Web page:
Spurs Prospect Watch: Chimezie Metu

Southern California forward Chimezie Metu dunks against UCLA during the first half of an NCAA college basketball game in the first round of the Pac-12 men's tournament Wednesday, March 9, 2016, in Las Vegas. (AP Photo/John Locher) ORG XMIT: NVJL136

The San Antonio Spurs are bringing in prospects for workouts and interviews before June’s NBA Draft. That includes USC big man Chimezie Metu who spoke with the team earlier this month. The 6-foot-11, 225-pound forward/center had a solid season for the Trojans – who many thought were snubbed from the NCAA Tournament – and showed that he has serious potential on the defensive end.

Metu has noticeably improved his shooting since he landed at USC in 2015 and while his three-point stroke isn’t good by any stretch of the imagination, he’s shown the propensity to develop his shot. He could one day step out there and hit consistently, but he is certainly not there yet. The willingness to learn and his high motor are going to be what endears him to a team in this draft. For more information, read more here.

Here are his stats from this past season:

  • 15.7 PPG, 1.7 BPG, 7.4 RPG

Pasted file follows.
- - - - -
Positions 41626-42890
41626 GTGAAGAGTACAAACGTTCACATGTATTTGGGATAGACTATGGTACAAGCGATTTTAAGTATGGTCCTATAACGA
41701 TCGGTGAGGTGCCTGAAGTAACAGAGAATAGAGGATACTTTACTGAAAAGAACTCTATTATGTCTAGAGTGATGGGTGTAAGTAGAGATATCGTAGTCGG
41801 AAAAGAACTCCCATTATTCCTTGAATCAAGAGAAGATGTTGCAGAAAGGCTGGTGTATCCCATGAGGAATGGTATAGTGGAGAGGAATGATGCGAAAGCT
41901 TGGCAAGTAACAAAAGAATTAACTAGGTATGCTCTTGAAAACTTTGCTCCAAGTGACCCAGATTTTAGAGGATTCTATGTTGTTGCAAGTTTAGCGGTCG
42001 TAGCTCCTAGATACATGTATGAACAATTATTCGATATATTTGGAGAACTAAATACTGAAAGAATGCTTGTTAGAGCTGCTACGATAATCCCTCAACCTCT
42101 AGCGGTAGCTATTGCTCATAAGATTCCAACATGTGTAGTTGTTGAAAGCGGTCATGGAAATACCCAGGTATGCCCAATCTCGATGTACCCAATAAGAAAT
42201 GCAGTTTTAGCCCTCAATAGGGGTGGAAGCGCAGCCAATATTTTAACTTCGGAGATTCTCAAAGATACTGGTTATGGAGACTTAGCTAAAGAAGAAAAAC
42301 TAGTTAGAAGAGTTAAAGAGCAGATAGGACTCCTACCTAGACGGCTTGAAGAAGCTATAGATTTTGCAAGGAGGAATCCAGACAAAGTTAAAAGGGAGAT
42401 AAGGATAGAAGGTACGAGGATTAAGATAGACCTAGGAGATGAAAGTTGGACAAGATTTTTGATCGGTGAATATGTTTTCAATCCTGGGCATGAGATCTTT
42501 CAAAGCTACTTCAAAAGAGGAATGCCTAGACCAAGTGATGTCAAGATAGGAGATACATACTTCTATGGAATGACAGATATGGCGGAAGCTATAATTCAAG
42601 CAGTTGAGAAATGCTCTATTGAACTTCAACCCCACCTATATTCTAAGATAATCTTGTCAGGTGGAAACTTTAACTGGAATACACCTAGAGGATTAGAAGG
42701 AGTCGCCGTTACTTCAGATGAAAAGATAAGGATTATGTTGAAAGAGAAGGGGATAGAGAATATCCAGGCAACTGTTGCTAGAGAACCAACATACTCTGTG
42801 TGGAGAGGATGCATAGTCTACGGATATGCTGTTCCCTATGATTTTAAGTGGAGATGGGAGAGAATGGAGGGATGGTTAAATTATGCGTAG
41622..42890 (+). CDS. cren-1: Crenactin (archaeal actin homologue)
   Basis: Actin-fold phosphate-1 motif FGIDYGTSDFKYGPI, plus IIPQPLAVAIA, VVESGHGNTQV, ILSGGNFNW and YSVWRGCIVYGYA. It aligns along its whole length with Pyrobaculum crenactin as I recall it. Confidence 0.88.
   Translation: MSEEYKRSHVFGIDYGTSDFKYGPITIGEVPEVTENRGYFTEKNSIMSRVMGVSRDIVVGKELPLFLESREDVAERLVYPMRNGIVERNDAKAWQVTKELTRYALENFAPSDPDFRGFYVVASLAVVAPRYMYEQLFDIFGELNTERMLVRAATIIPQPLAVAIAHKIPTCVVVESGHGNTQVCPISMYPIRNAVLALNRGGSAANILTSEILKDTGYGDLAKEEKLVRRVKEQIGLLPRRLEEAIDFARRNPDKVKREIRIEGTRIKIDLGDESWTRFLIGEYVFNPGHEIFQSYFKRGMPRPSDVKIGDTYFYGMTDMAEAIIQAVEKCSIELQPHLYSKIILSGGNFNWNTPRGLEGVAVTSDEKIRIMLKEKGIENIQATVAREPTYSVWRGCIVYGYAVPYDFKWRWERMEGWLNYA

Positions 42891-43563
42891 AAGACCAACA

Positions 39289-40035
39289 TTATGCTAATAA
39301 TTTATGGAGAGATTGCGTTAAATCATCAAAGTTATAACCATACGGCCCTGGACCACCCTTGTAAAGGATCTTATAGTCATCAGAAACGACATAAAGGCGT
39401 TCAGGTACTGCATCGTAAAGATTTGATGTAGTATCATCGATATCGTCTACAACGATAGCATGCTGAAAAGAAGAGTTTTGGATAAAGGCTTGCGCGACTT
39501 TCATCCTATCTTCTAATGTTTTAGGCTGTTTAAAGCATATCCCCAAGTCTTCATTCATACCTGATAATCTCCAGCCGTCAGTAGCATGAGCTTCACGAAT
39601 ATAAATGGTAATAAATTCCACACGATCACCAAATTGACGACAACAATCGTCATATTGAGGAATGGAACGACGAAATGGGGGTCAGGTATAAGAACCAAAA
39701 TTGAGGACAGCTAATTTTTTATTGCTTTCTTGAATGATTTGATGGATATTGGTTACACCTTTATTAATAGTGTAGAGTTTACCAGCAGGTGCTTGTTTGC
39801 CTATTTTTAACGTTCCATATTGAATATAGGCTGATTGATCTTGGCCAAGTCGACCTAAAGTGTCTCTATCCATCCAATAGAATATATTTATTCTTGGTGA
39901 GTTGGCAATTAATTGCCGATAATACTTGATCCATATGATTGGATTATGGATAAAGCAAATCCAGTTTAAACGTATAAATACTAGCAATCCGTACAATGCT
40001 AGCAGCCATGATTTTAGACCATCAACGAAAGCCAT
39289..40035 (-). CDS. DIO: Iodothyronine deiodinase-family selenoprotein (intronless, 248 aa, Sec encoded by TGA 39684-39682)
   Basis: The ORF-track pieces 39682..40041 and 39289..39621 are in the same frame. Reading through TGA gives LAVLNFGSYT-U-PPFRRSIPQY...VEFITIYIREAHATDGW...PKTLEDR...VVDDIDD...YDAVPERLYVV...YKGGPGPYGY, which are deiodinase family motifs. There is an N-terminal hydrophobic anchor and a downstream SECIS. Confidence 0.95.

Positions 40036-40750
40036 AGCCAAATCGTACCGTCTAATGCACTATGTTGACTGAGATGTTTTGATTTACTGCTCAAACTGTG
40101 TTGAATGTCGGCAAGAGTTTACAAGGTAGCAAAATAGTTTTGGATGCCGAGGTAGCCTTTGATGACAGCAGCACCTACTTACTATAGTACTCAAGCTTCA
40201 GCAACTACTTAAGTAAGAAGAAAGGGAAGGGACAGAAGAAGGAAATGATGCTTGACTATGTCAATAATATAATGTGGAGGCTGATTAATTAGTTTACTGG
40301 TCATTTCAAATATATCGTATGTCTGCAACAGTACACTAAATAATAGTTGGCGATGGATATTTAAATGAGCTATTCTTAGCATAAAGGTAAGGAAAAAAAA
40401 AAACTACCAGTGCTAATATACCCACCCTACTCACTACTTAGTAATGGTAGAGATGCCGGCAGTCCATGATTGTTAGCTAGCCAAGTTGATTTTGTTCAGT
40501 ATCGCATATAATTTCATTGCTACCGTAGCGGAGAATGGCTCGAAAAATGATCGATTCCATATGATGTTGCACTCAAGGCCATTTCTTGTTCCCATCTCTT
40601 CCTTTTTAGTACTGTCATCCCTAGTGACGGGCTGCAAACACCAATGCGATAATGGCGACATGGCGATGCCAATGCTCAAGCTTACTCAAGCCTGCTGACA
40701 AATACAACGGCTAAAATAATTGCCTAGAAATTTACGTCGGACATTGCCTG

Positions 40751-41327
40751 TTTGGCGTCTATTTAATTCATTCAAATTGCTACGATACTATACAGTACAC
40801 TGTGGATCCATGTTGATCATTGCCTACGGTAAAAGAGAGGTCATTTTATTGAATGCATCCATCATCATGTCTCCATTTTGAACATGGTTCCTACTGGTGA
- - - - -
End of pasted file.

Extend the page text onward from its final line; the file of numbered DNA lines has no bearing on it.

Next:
• 52.3 FG%, 73 FT%, 30.0 3P%
    • Per-40 stats:
      • 20.2 PPG, 2.2 BPG, 9.6 RPG
  • 113 ORtg, 99.8 DRtg

The California native is not going to be an on-the-ball scorer at the NBA level – at least not right away – as he can’t really score out of the post like a traditional big man. He doesn’t have enough post moves, isn’t really strong enough in the lower body to hold his own and doesn’t quite have great touch in his left hand. However, he can be like a Clint Capela who gets buckets in transition, off putbacks, alley-oops and cuts to the basket. He is a fantastic athlete who’s explosive, quick and has long arms. This allows him to protect the rim well (as you can tell by his block numbers) and stay with some offensive players out on the perimeter.

Metu will definitely need to refine his offensive game a bit, but with a shooting coach like Chip Engelland that progress will come. He will need to get stronger if he is going to be posting people in the NBA and will have to develop his hands. Those can be a problem for him and are the reasons he drops passes and turns the ball over so often (2.6 times a game). He’ll also need to be more committed to getting on the boards, but that will be made easier once he gets a little stronger too.

As stated earlier, Metu’s rate of improvement of going to be looked at as a major plus and will likely be what triggers the pick for whichever team that ends up taking him. At the 18th pick for the Spurs he might be a slight reach, but if he somehow falls to their second round pick (mock drafts have him all over the place) then he would be an absolute steal.

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